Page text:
The Sentinel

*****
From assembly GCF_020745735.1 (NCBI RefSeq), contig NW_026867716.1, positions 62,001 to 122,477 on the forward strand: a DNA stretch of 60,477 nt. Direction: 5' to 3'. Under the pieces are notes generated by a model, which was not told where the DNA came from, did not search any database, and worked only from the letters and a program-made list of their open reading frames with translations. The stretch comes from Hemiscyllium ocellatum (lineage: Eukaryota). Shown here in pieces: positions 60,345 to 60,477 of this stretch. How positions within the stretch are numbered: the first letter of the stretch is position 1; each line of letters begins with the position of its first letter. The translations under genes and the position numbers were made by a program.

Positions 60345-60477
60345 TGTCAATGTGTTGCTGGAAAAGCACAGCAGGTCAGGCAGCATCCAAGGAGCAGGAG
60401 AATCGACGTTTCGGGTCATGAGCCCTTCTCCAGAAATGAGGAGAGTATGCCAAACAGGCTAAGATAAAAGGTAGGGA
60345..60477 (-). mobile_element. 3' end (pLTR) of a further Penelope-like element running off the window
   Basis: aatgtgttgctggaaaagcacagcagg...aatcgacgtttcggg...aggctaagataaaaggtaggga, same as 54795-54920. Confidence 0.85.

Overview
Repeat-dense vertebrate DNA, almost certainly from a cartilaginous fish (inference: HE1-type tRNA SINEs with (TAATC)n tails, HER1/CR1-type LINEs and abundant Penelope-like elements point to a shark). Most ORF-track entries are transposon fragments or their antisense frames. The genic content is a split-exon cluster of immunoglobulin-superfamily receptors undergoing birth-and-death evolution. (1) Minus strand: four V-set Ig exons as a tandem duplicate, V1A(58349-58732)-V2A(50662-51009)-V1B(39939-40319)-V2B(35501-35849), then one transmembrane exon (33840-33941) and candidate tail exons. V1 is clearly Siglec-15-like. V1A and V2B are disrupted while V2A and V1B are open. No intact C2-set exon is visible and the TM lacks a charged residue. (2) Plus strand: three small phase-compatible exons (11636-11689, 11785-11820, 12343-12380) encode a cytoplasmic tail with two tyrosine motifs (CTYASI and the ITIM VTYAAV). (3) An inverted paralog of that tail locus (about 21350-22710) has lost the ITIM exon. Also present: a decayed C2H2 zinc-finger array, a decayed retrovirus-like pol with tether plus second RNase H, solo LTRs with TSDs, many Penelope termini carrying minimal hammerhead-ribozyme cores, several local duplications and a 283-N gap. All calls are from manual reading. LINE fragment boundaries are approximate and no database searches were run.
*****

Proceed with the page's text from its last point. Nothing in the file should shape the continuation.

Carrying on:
In The Sentinel, directed by Clark Johnson, someone is trying to kill the president of the United States. Someone within the Secret Service is a mole. But who and why? However, there is no Hitchcockian suspense, just an action film in which the band of assassins are revealed quite early, and the mole would be obvious to anyone in charge of a real investigation. In any case, veteran agent Pete Garrison (played by Michael Douglas), who once took the bullet for Ronald Reagan but is not crippled for life, is wrongly identified as the mole because he flunks a lie detector test and is framed. His strongest ally is Sarah Ballantine (played by Kim Basinger), the First Lady, with whom he is carrying on an affair. After many years in the Secret Service, he has many friends in the agency as well as the expertise to track down the killers. David Breckinridge (played by Kiefer Sutherland) is in charge of the investigation; he relentlessly tracks down Garrison and even shoots him in the back (from which Garrison again emerges unscathed), presumably because Garrison slept with Breckinridge’s wife some ten years earlier. But when Garrison discovers the identity of the mole on the eve of a G-8 Summit in Toronto, Breckinridge and Garrison join forces. There are chases and shootouts, of course. The culprit is revealed as a member of the Secret Service who was a KGB double agent and is now being blackmailed, on penalty of having his double life revealed, to help shady characters from Central Asia whose motives for wanting to assassinate the president remain unclear. For more coherence, the filmviewer might prefer the book by Gerald Petievich on which the story is based. MH

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